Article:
Government to choose 10 new judges

Seven vacancies to fill on High Court as senior judges move to new appeals court

With the High Court set to lose seven senior judges to the appeals court, one-fifth of its posts are up for grabs in a single round.

With the High Court set to lose seven senior judges to the appeals court, one-fifth of its posts are up for grabs in a single round.

 

The Government is about to select 10 new judges for the superior courts in a move that will significantly alter the profile of the judiciary.

The Judicial Appointments Advisory Board this week sent a list of eligible candidates to the Government for seven vacancies that will arise on the High Court next month with the formal establishment of a Court of Appeal.

A further three vacancies are to be filled on the 10-member appeals court, which is expected to come into operation in late October and will begin hearing cases in a dedicated building on the Four Courts complex, in Dublin, in January.

With the High Court set to lose seven senior judges to the appeals court, one-fifth of its posts are up for grabs in a single round of appointments.

Speculation

There is speculation that one of the vacancies could be filled by Ann Power-Forde, who resigned from her post as Ireland’s judge on the European Court of Human Rights this summer. Her nine-year term at the Strasbourg court had another three years to run, and her departure opens another key judicial vacancy that must be filled by March.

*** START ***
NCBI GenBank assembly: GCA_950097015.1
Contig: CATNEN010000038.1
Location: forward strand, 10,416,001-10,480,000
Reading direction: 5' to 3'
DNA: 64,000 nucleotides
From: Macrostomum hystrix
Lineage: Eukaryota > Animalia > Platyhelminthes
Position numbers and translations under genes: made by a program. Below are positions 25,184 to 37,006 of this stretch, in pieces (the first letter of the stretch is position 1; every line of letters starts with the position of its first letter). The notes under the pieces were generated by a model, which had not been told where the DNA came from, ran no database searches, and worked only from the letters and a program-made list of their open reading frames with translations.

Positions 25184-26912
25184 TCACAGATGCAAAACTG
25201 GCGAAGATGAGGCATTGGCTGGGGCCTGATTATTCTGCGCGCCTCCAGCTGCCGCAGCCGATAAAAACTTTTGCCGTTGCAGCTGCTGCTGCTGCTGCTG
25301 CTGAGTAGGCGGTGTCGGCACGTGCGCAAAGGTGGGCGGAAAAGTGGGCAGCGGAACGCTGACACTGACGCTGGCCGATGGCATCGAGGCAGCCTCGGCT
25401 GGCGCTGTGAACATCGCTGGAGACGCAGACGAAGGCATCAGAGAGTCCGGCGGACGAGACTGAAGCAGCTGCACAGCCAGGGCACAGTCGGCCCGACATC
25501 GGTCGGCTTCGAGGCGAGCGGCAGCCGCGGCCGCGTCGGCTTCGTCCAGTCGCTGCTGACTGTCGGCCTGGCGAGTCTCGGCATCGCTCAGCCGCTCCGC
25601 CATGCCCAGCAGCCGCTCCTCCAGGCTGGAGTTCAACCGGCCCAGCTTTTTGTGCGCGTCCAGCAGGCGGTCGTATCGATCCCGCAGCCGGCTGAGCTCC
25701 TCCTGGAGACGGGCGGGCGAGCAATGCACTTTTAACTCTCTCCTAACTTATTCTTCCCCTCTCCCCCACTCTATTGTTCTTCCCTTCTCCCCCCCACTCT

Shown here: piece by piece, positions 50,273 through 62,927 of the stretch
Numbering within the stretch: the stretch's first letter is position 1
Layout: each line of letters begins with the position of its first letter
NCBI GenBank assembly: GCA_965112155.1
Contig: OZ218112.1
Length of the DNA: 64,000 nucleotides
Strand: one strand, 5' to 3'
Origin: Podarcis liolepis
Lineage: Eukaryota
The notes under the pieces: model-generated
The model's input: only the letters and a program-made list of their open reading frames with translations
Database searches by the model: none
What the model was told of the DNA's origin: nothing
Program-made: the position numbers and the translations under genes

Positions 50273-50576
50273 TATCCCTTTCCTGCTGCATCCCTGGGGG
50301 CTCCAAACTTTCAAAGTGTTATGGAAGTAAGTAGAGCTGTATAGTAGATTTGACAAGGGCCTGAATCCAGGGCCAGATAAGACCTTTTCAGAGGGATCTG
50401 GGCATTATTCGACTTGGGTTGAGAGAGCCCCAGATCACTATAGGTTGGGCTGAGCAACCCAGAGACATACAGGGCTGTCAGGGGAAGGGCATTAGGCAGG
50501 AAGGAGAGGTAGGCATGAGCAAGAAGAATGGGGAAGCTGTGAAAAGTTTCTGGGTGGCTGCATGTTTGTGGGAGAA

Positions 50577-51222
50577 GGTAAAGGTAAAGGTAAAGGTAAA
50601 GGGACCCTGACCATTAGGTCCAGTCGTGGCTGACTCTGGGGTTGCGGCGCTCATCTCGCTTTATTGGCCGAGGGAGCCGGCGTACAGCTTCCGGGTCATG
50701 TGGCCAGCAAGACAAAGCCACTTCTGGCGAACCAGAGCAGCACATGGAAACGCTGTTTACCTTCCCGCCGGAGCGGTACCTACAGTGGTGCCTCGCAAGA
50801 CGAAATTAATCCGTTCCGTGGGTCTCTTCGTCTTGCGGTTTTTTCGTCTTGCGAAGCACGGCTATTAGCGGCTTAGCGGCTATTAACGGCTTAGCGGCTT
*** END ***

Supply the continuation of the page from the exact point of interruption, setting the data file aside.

The changes will bring unprecedented upheaval to the High Court, which has lost 11 of its 19 most experienced judges in the past year through retirements and promotions.

Seven of its members – judges Seán Ryan, Peter Kelly, Mary Finlay Geoghegan, Michael Peart, George Birmingham, Mary Irvine and Gerard Hogan – are to be promoted to the Court of Appeal, which is designed to ease the four-year backlog of cases at the Supreme Court and allow that court to focus on cases of exceptional public importance. A referendum on the creation of the new court was passed with 65 per cent support last year.

Anxious

Michael D Higgins

Senior barristers say privately that cuts to judicial pay and pensions deter highly qualified members of the profession from applying for places on the bench.

In a speech to the Bar Council conference earlier this year, High Court president Mr Justice Nicholas Kearns acknowledged the cuts but said he was confident barristers and solicitors would “respond positively” to the call to apply for judicial posts. He urged qualified women to apply.

Separately, three senior counsel – Caroline Costello, Aideen Donnelly and Séamus Noonan – were sworn in as High Court judges this week.